It’s true that what others say about you is at least a hundred times more important, and more powerful, than what you say about yourself.
In the good old days that used to manifest itself as testimonials but now, in 2018, it’s what’s said on the myriad of review sites that really packs a punch and smart marketers are pulling feeds from reputable review sites like Google, TripAdvisor, thebestof, etc. onto their websites because it adds real authenticity to the quotes and comments.
Really smart stuff to do. But there is still a place for case studies in your marketing copy and on your website.
What’s the difference between a case study and a testimonial?
Good question. The answer is all about structure. And length.
A case study doesn’t have to run to hundreds of words – in fact, it’s generally much better if it’s short and punchy, but it needs the right structure to best help your marketing efforts.
Which is why I’m setting out for you here the ideal structure you should use when you’re compiling or writing case studies for use on your website or in any of your marketing collateral.
Please use it – because a properly structured case study is worth way more than a testimonial and, in truth, can be more useful to you than ten times that number of reviews on your site, as you’ll see.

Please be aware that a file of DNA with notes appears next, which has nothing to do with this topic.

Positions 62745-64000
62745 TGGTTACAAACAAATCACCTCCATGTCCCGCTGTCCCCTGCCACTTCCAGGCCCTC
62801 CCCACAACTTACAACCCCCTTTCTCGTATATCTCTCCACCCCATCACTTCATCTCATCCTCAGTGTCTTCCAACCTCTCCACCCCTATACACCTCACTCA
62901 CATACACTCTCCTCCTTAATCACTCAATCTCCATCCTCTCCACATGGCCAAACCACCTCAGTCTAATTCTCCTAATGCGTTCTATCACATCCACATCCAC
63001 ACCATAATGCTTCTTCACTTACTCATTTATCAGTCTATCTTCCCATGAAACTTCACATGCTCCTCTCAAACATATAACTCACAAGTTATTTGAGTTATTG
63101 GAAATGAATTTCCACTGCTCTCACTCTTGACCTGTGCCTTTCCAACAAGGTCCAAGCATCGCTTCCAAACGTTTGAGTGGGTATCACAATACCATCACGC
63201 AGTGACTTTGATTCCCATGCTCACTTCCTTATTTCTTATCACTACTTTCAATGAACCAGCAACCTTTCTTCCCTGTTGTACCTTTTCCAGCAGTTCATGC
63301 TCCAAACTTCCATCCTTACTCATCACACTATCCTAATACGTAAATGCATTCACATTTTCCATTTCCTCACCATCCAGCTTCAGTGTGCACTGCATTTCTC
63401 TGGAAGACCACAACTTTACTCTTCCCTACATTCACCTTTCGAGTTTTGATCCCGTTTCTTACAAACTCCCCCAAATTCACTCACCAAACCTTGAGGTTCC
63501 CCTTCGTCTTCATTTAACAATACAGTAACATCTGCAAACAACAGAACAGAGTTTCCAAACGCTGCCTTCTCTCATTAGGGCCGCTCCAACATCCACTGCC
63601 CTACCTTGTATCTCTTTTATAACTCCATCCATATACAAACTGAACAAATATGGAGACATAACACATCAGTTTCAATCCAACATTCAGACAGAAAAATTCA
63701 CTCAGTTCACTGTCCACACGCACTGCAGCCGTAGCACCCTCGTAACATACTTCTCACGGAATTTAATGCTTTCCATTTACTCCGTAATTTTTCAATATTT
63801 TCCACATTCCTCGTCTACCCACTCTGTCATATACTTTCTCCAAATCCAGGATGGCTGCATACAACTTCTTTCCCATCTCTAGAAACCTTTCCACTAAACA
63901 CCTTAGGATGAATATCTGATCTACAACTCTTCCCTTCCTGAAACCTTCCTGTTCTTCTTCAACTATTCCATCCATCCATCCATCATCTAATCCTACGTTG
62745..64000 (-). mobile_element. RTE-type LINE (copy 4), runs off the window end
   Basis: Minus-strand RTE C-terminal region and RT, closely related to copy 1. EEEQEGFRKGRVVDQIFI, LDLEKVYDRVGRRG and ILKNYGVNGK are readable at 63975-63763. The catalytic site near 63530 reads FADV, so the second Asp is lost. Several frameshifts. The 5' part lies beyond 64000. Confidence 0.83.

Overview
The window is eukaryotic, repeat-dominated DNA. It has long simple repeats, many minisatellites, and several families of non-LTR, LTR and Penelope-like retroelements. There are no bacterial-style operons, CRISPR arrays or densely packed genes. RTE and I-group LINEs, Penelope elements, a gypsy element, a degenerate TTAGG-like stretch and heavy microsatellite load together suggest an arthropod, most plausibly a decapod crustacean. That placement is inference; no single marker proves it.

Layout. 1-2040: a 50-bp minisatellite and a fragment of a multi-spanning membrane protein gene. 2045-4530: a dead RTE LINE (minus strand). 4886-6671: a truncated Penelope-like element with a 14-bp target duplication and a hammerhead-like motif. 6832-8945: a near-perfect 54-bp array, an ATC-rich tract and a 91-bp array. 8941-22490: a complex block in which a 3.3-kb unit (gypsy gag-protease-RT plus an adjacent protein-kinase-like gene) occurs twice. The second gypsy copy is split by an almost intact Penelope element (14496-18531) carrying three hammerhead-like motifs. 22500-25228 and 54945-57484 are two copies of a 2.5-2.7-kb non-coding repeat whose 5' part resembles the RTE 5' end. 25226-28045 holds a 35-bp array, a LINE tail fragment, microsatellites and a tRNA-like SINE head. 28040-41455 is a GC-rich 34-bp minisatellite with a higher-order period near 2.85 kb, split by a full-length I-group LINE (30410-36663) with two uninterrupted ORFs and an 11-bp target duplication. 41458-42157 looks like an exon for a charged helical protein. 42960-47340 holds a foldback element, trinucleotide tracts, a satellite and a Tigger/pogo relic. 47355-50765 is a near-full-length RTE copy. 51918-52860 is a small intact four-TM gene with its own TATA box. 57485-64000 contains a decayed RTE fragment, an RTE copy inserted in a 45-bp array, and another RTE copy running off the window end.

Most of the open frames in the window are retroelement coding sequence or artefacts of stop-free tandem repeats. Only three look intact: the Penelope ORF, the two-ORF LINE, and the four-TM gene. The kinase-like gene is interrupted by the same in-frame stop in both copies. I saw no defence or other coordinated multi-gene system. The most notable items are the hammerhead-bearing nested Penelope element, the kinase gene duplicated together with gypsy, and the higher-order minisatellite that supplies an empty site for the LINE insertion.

It’s written in your customer’s voice, i.e. it’s them saying it, but you can write it for them and get them to sign o and agree it – which is what all smart marketers do. After all, it’s not your customer’s job to understand the nuances of your marketing and which elements of your USP you want to bring out or support. That’s your job.
So write it for them. Make sure it’s truthful and reflects what has happened, and then send it to them asking them to agree the wording or make any changes if they want.
Seven parts to a well-written case study
When you write your real customers stories using this structure, you end up with compelling marketing copy that really enhances your message and supports exactly what you want your potential customers to know.
So, by way of example, here’s what that can look like in practice (obviously the numbers wouldn’t be there in real life- I’ve just added them to help you relate to the structure of both).
You can see the difference a case study makes when it’s told with that structure. Copy this page. Or cut it out. Stick it on your wall- and use it when you’re writing about what you’ve done for your customers. So many businesses just assume that their potential customers know all about what that they do and how good they are. But they don’t. It’s your job to tell ‘em. And well structured case studies can really help…